When considered together, analysis of results from table 172 and table 173 indicate that the difference in yielding rate associated with the day or night varies depending on the beacon intensity level, as shown in table 174. This table shows that nighttime driver yielding was significantly lower than daytime when the intensity was 800cd or less. If a 0.10 significance level is used, daytime yielding is significantly higher than nighttime for intensities larger than 1,800 cd.

Table 174. Multiple comparisons for natural light effect on driver yielding by intensity.

Odds ratio (OR) compared to 1.0

OR

Ln(OR)

Standard error

z-value

p-value

Significanta

Night/Day (0 cd)

0.41

-0.89142

0.23142

-3.852

<0.001

***

Night/Day ( 800 cd)

0.70

-0.35079

0.14502

-2.419

0.0401

*

Night/Day (1,400 cd)

1.06

0.05468

0.12660

0.432

0.8983

Night/Day (1,800 cd)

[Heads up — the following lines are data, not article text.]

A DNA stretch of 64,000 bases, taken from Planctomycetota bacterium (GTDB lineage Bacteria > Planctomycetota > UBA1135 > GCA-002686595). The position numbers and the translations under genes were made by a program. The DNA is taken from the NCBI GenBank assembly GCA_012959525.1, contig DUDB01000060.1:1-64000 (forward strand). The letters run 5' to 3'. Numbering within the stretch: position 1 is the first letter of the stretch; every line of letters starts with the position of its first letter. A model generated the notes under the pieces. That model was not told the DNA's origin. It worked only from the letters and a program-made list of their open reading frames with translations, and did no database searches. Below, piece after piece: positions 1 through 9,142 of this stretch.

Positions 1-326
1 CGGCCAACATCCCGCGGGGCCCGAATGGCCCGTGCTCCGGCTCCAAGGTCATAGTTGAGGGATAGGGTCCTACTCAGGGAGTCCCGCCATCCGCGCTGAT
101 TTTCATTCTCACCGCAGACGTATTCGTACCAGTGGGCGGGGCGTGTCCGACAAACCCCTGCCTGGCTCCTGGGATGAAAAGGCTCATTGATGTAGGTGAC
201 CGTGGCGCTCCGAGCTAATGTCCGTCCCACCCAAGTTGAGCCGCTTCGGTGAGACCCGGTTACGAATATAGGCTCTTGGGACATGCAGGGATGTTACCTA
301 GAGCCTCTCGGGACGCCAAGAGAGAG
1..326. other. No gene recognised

1.38

0.32499

0.14807

2.195

0.0698

aSignificance values are as follows: — = p-value > 0.05, * = p-value ≤ 0.05, ** = p-value < 0.01 *** = p-value < 0.001.

Comparison of Driver Yielding When Beacon Activated to Beacon Not Activated

The purpose of a rapid-flashing beacon—whether it is circular or rectangular—is to draw drivers’ attention to a pedestrian waiting to cross the roadway and, thus, encourage drivers to yield to that pedestrian. Therefore, a key question to be answered in the research was to what extent did the presence of an actively flashing beacon influence driver yielding. To address this question, driver yielding rates were compared between the pedestrian crossings when a beacon was activated and the pedestrian crossings when a beacon was not activated.